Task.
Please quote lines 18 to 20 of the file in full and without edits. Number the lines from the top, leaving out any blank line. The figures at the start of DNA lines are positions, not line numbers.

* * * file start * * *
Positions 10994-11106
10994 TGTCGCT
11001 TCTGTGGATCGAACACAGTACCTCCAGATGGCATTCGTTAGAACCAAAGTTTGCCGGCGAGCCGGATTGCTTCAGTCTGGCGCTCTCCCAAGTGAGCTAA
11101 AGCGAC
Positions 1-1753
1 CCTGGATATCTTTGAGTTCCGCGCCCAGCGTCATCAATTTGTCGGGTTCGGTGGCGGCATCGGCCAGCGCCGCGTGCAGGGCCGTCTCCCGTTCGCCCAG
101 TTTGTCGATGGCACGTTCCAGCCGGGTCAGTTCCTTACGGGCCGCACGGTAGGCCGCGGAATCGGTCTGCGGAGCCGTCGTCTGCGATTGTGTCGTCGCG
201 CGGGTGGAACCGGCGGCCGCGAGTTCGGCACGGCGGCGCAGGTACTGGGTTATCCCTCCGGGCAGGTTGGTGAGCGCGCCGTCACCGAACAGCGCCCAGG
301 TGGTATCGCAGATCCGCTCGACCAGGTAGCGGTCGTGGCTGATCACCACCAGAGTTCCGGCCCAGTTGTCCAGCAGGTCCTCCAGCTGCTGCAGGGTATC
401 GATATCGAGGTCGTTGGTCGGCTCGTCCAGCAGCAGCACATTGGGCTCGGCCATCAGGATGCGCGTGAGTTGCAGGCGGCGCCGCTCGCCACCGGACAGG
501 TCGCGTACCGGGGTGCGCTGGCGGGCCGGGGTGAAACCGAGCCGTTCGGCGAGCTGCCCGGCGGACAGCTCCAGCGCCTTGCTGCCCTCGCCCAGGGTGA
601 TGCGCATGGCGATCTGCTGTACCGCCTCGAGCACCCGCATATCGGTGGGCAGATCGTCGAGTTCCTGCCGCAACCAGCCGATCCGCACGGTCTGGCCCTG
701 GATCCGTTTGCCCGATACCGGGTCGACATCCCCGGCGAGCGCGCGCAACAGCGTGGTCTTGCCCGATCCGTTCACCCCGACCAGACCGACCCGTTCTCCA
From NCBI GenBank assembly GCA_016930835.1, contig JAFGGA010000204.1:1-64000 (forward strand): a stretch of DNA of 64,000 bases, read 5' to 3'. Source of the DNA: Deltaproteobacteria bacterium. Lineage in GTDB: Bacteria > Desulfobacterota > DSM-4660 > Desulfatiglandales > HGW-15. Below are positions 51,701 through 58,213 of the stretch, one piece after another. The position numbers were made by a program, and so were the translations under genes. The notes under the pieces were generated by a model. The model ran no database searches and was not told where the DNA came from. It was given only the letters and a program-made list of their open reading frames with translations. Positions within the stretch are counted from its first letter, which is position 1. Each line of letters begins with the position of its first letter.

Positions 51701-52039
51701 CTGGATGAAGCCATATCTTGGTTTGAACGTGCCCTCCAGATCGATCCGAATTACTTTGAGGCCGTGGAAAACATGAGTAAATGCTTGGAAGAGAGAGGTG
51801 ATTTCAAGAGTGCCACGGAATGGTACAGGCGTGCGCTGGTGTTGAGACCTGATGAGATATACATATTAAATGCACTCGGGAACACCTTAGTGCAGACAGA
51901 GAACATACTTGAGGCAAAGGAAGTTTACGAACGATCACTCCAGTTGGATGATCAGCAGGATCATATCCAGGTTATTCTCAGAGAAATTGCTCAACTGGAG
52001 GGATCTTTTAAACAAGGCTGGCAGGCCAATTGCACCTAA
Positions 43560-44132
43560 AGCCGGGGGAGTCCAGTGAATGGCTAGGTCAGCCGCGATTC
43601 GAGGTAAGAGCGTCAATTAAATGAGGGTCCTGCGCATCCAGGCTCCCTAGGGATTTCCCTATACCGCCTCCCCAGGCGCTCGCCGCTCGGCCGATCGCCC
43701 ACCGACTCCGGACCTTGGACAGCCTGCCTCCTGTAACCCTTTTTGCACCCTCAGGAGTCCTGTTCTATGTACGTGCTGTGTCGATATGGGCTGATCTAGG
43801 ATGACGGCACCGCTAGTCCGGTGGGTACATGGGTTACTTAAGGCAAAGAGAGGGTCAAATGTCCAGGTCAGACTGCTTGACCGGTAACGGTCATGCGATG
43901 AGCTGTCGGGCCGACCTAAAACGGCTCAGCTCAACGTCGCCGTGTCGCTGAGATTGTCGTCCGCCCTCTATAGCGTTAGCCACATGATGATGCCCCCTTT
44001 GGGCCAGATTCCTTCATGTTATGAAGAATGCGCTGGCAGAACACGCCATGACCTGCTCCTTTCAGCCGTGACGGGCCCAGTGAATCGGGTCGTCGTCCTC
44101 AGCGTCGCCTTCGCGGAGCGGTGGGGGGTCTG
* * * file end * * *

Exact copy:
51901 GAACATACTTGAGGCAAAGGAAGTTTACGAACGATCACTCCAGTTGGATGATCAGCAGGATCATATCCAGGTTATTCTCAGAGAAATTGCTCAACTGGAG
52001 GGATCTTTTAAACAAGGCTGGCAGGCCAATTGCACCTAA
Positions 43560-44132